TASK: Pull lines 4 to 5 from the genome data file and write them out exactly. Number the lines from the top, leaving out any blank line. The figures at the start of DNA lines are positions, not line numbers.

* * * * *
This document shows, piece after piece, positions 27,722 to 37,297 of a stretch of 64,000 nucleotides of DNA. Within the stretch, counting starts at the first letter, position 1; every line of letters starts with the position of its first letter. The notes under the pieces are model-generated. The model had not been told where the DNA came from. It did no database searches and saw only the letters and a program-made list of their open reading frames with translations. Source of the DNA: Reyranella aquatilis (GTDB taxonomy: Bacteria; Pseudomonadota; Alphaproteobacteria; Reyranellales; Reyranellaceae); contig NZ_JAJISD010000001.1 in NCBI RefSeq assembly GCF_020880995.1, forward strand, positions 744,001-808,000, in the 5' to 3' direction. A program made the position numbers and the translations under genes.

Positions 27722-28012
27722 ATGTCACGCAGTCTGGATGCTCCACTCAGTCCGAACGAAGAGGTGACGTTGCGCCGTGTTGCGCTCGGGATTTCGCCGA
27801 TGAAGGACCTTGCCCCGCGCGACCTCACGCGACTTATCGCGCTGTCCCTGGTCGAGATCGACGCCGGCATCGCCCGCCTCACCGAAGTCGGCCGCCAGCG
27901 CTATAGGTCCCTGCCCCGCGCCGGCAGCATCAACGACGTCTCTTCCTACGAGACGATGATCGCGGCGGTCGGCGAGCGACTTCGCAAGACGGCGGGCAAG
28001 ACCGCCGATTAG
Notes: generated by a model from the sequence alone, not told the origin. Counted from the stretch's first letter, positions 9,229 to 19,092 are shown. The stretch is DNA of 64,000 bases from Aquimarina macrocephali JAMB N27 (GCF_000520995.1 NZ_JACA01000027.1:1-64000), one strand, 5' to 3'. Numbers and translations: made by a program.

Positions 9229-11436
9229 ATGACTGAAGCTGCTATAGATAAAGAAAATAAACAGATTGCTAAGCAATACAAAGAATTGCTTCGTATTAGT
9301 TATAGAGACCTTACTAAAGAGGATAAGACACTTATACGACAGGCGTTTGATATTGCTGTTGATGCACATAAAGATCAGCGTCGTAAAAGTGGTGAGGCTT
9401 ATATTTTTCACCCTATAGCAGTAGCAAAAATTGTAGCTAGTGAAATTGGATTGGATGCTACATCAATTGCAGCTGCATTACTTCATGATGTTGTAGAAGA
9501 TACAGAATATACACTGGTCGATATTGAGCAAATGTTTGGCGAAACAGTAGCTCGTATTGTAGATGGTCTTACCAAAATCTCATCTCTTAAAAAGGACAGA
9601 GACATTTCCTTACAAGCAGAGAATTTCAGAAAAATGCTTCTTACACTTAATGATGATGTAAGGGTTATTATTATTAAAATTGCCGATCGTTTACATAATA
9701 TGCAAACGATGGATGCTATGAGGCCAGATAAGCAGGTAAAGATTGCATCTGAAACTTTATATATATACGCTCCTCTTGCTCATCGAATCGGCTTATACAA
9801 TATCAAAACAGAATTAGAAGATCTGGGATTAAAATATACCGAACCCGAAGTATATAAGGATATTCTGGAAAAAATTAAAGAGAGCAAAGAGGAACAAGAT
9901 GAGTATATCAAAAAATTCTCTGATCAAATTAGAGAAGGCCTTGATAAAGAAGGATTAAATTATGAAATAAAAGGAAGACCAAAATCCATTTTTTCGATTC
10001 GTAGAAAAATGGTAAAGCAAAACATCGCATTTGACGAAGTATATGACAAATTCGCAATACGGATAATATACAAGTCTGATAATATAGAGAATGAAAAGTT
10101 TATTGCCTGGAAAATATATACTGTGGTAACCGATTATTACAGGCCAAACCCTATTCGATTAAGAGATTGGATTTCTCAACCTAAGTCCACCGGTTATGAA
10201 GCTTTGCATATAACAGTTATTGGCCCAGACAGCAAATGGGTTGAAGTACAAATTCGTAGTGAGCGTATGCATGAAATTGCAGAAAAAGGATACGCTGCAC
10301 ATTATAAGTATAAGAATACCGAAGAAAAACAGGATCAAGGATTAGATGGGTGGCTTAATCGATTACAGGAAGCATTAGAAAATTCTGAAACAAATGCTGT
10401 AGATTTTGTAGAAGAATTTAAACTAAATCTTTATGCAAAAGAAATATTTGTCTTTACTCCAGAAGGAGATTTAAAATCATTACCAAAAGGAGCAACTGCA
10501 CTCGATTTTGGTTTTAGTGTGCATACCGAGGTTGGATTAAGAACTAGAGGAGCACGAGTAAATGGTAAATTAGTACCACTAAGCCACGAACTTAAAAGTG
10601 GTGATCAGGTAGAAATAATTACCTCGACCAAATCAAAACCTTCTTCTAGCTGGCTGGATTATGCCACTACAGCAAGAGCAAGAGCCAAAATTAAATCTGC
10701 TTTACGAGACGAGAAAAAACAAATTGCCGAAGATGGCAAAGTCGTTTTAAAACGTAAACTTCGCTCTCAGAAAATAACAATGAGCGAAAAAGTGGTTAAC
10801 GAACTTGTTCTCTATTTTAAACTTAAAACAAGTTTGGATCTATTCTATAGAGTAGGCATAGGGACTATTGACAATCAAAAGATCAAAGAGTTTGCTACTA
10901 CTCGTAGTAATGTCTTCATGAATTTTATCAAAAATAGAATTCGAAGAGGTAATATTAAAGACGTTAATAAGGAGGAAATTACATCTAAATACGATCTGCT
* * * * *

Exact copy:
27801 TGAAGGACCTTGCCCCGCGCGACCTCACGCGACTTATCGCGCTGTCCCTGGTCGAGATCGACGCCGGCATCGCCCGCCTCACCGAAGTCGGCCGCCAGCG
27901 CTATAGGTCCCTGCCCCGCGCCGGCAGCATCAACGACGTCTCTTCCTACGAGACGATGATCGCGGCGGTCGGCGAGCGACTTCGCAAGACGGCGGGCAAG